Optogenetics: Using Light to Turn Memories On and Off
Scientists have known about rhodopsins that are responsible for sensing light for a while. What if there was a way to insert those rhodopsins inside neurons? That’s exactly what scientists were experimenting with in the early 2000s and it’s this idea that lead to the birth of optogenetics. By taking the DNA of channel rhodopsins from algae and inserting them into the membrane of neurons, scientists were able to make neurons sensitive to particular wavelengths of light. Channel rhodopsin and halorhodopsin are among the opins inserted into neurons by injecting viruses. Channel rhodopsin activates neurons while halorhodopsin silences them. Once the neuron expresses the light-gated cation channel channelrhodopsin-2 in its cells membrane, shining light on it for as little as a few milliseconds has a profound effect. It causes the opening of the channelrohodopsin-2 molecules, allowing positively charged ions to enter cell and cause the cell to fire.
Check out this video to see how optogenetics works.
Many experiments today use optogenetics to selectively turn neurons on and off in mice. What makes this method mind blowing is the high spatial and temporal resolution it gives scientists when working with the brain. It can be used on neurons in on a petri dish or within a living animal. It could be used to learn more about the function of particular brain regions. For instance, one could temporarily inactivate one region to observe how it impacts activity in other connected brain regions.
Furthermore, it’s minimally invasive: once the virus containing the rhodopsin has been injected, all the scientist needs to do is shine a pulse of light. Researchers at Stanford have used optogenetics to induce muscle contractions in mice. At Case Western Reserve University, researchers implemented it to restore motor function in rats paralyzed by spinal cord injuries. Could optogenetics be used to recover vision loss, something most humans deal with as they age? Experiments conducted on mice with a lack of photoreceptors shows that shining light on bipolar cells (containing channelrhodopsin-2) causes action potentials to fire in the visual cortex. It would be amazing if scientists could overcome biomedical and technical obstacles to make this work in humans too.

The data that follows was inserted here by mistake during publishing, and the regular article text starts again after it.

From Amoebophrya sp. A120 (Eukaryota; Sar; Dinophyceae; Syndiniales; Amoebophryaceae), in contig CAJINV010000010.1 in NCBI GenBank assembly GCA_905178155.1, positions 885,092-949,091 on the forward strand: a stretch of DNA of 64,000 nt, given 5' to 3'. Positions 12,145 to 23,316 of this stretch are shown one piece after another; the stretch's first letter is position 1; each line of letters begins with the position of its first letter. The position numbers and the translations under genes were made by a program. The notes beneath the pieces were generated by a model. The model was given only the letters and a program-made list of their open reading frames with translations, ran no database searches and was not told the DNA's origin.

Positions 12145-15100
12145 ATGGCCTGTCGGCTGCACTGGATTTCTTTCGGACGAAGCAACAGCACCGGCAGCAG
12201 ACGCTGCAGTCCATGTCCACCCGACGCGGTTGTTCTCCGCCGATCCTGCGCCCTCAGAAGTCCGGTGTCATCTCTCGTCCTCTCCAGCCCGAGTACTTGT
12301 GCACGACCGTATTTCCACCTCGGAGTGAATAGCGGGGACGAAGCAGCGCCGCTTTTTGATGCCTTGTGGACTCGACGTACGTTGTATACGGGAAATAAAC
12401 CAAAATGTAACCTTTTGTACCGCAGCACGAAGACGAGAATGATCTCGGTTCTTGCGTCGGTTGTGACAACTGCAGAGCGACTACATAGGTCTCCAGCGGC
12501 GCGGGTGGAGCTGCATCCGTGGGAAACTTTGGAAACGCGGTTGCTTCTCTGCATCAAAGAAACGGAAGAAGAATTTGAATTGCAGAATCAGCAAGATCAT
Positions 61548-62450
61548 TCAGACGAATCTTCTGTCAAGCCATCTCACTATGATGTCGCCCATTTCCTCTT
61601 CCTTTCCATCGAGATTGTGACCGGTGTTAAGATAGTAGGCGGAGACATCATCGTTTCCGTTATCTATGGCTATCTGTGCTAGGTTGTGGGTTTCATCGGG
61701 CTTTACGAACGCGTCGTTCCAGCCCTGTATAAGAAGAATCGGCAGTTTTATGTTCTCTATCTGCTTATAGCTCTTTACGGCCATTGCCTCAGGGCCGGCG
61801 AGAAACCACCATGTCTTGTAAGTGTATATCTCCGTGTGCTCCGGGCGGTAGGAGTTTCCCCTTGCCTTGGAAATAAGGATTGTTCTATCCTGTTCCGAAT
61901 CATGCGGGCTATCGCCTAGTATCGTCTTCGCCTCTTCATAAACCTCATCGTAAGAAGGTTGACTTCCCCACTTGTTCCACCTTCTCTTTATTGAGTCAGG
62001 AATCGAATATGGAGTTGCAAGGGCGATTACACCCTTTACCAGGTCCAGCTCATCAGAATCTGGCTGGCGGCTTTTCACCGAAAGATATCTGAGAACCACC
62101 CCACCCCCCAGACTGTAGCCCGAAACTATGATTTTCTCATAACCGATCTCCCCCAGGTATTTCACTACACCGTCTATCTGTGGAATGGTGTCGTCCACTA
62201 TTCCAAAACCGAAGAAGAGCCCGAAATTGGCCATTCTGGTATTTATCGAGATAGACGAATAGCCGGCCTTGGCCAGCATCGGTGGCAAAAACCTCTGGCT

Across the river at MIT, members of the Tonegawa lab have taken the technique of optogenetics one step further. Steve Ramirez and Xu Liu have been working to localize memories in the brain and activate them with a light “switch”. And they have accomplished this feat in mice. Promising experiments with mice suggest optogenetics can be used to turn off traumatizing memories and activate pleasant once. This could have implications for PTSD, where horrific memories could be suppressed. They also have experimented with the idea of implanting false memories into the brain, which they call “Project Inception.” For more information on this work (and a good laugh), check out Steve Ramirez and Xu Liu’s TED talk.
Seems to me like optogenetics is a promising technique that can lead to breakthroughs in neuroscience.
 “The Birth of Optogenetics” http://www.the-scientist.com/?articles.view/articleNo/30756/title/The-Birth-of-Optogenetics/
 “Potential Benefits of Optogenetics” http://optogenetics.weebly.com/what-is-it1.html